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Johnson Suggests GOP Will Seek to Repeal Affordable Care Act If They Win in 2024

A majority of Johnson’s constituents in Wisconsin oppose efforts to repeal the popular health care law.

Chairman Ron Johnson arrives for a Senate Homeland Security and Governmental Affairs Committee hearing in Dirksen Building on December 16, 2020.

Senator Ron Johnson (R-Wisconsin) suggested in an interview on Monday that if Republicans win control of Congress and the White House in 2024, they will work to repeal the Affordable Care Act (ACA) — a move they’ve attempted dozens of times without success.

The law is popular throughout the U.S. and is viewed favorably by a majority of Johnson’s constituents in Wisconsin. But Johnson’s comments on Monday seemed to imply that Republicans would continue trying to undermine or repeal the law should they regain power in Washington.

During a podcast interview with Breitbart, Johnson said that if Republicans won in 2024, it would allow them to “actually make good on what we established as our priorities.”

“If we were going to repeal and replace Obamacare — I still think we need to fix our health-care system — we need to have the plan ahead of time so that once we get in office, we can implement it immediately, not knock around like we did last time and fail,” Johnson said, referencing the last time Republicans took control of both houses of Congress.

For now, Johnson added, the GOP’s goal will be blocking President Joe Biden’s agenda if they win the 2022 midterms later this year.

Johnson, who is seen as one of the most vulnerable incumbent senators running for re-election in this year’s midterm races, was immediately criticized for his statement.

“Voters are learning exactly what Republicans will do with a Senate majority, in their own words: raise taxes on seniors and working families, end Medicare and Social Security — and once again try to spike the cost of health care while ripping away coverage protections from Americans with pre-existing conditions,” a statement from the Democratic Senatorial Campaign Committee read.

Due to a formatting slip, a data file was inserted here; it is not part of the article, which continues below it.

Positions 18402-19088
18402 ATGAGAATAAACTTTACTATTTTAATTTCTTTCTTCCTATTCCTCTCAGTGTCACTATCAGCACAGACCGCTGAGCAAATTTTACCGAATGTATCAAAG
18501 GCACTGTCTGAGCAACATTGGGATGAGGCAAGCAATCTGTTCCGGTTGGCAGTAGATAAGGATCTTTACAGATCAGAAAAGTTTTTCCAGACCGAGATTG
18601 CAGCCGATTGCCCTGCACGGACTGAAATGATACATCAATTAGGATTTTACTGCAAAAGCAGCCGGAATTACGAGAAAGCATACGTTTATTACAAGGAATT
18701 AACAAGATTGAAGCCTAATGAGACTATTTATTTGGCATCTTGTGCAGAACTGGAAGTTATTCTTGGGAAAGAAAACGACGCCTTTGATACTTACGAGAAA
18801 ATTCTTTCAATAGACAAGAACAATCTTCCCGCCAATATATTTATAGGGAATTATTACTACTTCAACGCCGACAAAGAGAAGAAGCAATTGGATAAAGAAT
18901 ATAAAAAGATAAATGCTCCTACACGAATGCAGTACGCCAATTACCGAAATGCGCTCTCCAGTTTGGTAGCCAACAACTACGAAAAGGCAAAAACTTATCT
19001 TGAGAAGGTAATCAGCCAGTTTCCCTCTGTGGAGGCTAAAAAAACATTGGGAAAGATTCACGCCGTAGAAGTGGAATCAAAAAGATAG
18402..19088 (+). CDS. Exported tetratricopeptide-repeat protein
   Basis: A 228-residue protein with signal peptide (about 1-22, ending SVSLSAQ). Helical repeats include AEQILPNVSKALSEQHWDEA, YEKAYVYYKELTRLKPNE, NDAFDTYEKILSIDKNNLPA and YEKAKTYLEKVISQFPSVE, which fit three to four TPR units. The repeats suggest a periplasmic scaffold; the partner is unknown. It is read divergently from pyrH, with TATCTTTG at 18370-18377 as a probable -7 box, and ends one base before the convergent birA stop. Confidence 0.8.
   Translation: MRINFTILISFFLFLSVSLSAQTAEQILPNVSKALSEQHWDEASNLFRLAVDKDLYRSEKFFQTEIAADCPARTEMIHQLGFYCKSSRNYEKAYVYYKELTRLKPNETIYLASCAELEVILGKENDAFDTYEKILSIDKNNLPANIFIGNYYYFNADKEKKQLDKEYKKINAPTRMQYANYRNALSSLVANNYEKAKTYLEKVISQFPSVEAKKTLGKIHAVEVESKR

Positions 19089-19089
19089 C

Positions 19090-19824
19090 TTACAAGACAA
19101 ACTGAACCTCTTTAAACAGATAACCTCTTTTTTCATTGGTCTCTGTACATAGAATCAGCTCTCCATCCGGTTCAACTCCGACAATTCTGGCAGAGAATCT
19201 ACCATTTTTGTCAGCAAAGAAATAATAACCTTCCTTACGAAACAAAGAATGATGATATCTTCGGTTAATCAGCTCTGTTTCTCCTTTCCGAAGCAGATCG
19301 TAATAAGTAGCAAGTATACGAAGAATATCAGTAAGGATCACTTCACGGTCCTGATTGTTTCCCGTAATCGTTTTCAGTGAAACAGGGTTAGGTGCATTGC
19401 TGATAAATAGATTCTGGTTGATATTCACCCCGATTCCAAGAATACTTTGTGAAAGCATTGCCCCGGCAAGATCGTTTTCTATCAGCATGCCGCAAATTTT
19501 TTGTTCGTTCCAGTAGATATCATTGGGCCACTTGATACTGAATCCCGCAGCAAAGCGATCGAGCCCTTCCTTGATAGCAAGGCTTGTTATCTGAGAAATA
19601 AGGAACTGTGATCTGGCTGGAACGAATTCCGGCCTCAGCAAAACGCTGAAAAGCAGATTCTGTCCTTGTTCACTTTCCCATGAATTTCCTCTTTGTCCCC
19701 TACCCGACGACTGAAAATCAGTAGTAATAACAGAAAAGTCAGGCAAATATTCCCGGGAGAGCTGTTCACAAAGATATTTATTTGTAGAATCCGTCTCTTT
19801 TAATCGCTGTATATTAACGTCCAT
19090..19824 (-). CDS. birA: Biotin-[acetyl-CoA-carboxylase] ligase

Later on Monday, Johnson attempted to walk back his statements on repealing the ACA, saying that he was only using the GOP’s 2017 attempt to repeal the law as an “example” of how Republicans failed in the past, and how they should change their strategies in the future.

“I was not suggesting repealing and replacing Obamacare should be one of [the] priorities” for Republicans, he said. “Even when we tried and failed, I consistently said our effort should focus on repairing the damage done by Obamacare and transitioning to a health system that works.”

Although Johnson claimed that criticisms of his original comments were “false attacks” against him, he did not say if he supported keeping the law in place.

However, Johnson has been an ardent opponent of the ACA, and has voted consistently to repeal it at almost every possible opportunity. Even after Republicans moved on from attempts to repeal the ACA in 2017, the Wisconsin senator still insisted that the party should continue efforts to scrap the law.

In addition to speaking out against the law more generally, Johnson has also voiced opposition to popular aspects of the law. He has proposed eliminating restrictions that prevent companies from using pre-existing conditions as a pretext to deny patients care, for example.

Even though many election experts believe this year will result in huge wins for Republicans, Johnson faces difficult chances at reelection. A recent Marquette University Law School poll shows that only 33 percent of Wisconsin residents approve of the Republican senator, while 45 percent disapprove.

It’s likely that much of this disapproval is the result of Johnson’s comments throughout the coronavirus pandemic, as the lawmaker falsely claimed that vaccines were harming athletes and peddled unproven treatments for COVID while deriding prevention methods against the virus that actually worked. Johnson has also reneged on a promise to adhere to self-imposed term limits. After promising voters that he would only serve two terms in office, Johnson announced earlier this year that he would be running for a third term.

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